Dropped Hunter – Loveless Knives
Dropped Hunter by Bob Loveless


Among the many blade types available on today’s market, both the Tanto and the Drop Point are highly regarded in the realm of Survivalists and Tacticians. Each of these knives would make an awesome addition to your supply. There are a number of other things to consider when deciding on what knife is best for your needs: steel composition, fixed or folding, etc. As for blade shape, you should have a pretty good idea of which of these blades are suitable to your purpose. It’s even likely that you may have decided that you need both a Tanto and a Drop Point, but for different reasons.

Knowledge is your absolute greatest asset, when it comes to survival. You can have all the gadgets in the world and still be rendered helpless, if you don’t know when or how to use them. In today’s world, we have access to more tools and weapons than ever before… We also have access to more information than ever before. Now, you are armed with the knowledge that in reality the Tanto will serve you best as a personal protection weapon, while the Drop Point is a very handy tool for every day tasks.

Other Popular Blade Shapes

The following infographic was pulled from Knafs.com and shows each of the different blade shapes in detail. As you can see, there are plenty to choose from. Just remember that each of these blade shapes are designed for a specific purpose and make sure it suits your needs. Some are very versatile and address several different needs, while some really only serve one purpose. In the following paragraphs, you will find information and pros/cons of the most popular blade shapes for knives today.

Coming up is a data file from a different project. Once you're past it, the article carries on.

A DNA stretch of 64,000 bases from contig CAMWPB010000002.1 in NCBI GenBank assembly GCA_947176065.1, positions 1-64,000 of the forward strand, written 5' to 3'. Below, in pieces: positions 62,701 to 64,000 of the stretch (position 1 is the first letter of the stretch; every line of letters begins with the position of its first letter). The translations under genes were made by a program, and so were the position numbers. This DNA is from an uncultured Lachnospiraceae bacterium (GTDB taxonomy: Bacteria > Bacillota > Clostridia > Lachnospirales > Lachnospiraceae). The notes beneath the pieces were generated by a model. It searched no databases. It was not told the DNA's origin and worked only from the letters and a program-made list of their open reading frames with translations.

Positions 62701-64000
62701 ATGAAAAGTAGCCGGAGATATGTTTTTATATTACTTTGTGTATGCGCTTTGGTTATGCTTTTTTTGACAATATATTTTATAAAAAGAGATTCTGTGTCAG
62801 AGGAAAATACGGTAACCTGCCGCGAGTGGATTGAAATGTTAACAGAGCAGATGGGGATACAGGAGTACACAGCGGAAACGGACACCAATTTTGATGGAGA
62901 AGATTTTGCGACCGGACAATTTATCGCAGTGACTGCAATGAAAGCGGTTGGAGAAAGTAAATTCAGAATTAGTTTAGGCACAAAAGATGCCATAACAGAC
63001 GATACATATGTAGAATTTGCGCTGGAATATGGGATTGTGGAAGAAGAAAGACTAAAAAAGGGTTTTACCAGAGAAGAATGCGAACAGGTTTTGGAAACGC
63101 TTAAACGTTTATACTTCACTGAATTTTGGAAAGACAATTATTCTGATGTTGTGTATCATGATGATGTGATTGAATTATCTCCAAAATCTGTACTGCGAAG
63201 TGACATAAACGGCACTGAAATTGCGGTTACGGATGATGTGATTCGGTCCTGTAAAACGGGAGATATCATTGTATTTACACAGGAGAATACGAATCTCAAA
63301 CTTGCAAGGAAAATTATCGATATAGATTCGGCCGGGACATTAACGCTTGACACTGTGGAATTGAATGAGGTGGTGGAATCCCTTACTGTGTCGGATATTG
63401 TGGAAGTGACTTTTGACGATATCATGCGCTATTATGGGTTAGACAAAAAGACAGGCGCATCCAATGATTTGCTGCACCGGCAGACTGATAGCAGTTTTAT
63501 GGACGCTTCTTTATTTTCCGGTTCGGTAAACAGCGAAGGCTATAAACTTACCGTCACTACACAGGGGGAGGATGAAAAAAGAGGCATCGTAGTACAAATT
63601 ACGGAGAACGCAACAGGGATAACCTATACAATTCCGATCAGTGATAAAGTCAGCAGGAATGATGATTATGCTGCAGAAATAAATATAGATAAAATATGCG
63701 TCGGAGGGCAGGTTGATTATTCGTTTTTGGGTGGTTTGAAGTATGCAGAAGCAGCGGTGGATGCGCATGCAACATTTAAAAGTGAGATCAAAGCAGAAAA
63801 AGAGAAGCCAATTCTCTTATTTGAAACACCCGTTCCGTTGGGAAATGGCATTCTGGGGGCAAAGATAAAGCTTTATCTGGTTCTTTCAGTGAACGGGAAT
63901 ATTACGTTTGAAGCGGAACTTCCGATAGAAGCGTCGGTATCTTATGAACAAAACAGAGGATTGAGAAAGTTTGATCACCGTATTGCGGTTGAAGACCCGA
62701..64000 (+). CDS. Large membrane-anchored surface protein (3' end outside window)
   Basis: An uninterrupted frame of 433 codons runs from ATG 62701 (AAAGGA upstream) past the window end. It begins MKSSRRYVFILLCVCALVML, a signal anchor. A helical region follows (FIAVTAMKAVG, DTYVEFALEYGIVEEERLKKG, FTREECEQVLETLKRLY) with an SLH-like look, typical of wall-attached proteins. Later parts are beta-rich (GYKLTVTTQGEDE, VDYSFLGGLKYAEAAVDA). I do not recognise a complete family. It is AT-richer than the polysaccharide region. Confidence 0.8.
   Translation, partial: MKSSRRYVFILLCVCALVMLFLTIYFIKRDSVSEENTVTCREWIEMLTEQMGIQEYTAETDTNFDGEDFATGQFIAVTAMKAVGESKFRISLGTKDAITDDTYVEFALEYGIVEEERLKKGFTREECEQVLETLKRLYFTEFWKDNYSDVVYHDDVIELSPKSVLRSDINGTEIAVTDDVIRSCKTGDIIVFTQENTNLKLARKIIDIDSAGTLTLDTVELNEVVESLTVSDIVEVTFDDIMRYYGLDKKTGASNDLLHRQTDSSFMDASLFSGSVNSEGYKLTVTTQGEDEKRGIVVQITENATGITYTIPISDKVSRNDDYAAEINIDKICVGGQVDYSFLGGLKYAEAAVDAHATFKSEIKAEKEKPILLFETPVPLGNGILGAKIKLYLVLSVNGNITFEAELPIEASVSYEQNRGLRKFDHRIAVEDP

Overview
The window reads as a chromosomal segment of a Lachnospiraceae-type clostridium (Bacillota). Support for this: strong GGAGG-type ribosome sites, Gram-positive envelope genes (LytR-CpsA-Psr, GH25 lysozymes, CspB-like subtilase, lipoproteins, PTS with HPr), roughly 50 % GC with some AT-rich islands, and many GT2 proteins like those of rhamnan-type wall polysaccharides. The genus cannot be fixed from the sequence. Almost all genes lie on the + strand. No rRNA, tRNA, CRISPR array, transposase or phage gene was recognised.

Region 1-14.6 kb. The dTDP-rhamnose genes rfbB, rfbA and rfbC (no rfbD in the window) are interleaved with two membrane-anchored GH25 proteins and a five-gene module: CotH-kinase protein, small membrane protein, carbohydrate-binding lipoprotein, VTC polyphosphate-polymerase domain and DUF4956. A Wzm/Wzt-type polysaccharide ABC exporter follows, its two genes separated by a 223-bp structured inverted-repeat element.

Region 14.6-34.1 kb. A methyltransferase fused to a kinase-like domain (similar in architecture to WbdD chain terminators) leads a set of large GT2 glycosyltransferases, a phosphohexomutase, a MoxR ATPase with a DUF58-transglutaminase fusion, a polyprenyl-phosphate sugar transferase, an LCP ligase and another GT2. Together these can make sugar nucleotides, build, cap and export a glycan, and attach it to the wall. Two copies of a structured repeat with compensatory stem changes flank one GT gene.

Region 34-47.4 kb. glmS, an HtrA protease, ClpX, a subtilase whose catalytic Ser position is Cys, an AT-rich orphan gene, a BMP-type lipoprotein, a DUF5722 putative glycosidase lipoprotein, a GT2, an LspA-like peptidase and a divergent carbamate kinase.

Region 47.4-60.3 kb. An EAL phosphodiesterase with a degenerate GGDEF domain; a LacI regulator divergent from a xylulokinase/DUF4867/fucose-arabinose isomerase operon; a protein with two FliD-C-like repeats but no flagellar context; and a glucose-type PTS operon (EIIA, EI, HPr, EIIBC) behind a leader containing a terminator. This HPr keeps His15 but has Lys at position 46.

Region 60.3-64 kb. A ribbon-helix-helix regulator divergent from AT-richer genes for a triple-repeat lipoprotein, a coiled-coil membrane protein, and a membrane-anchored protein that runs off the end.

All common pocket knife blade shapes

Sheepsfoot Blade

What You Need to Know About Sheepsfoot Knives, and One to Buy Now
Sheepsfoot Blade Example

The Sheepsfoot Blade is characterized by its large straight belly cutting edge and false point. The spine(dull edge) of the blade travels most of the length parallel to the cutting edge. Then, it slopes in, drastically at the end, not providing much of a point at th tip. It was designed for trimming sheep hooves without an accidental puncture. This actually makes it perfect for EMT’s, Firemen, and other rescue personnel that may need to cut someone free of straps or fabric. Here, we see a blade designed with a single purpose in mind that over time came to serve elsewhere.

Sheepsfoot Pros

Great for Carving

Safe Against Accidental Puncture

Strength Distributed the Length of Cutting Edge

Excellent Rescue Tool

Sheepsfoot Cons

Not Good for Slicing(using rocking motion)

Not Good for Puncturing

Clip Point Blade

Gator Folding Clip Point Serrated Edge
Clip Point Blade Example

The Clip Point Blade is easily recognizable as it looks like the top(unsharpened) edge has been clipped at an angle to bring the point midline. So, this knife shape is much like the Drop Point, in where the actual point falls midline providing increased control and precision. It just appears to be clipped, instead of having that slow curving gradual drop. This blade shape, seen on Bowie Knives and movies like Rambo, is very versatile. Much like the Drop Point, it is useful for a number of tasks. This make it a popular choice for survival/ tactical purposes.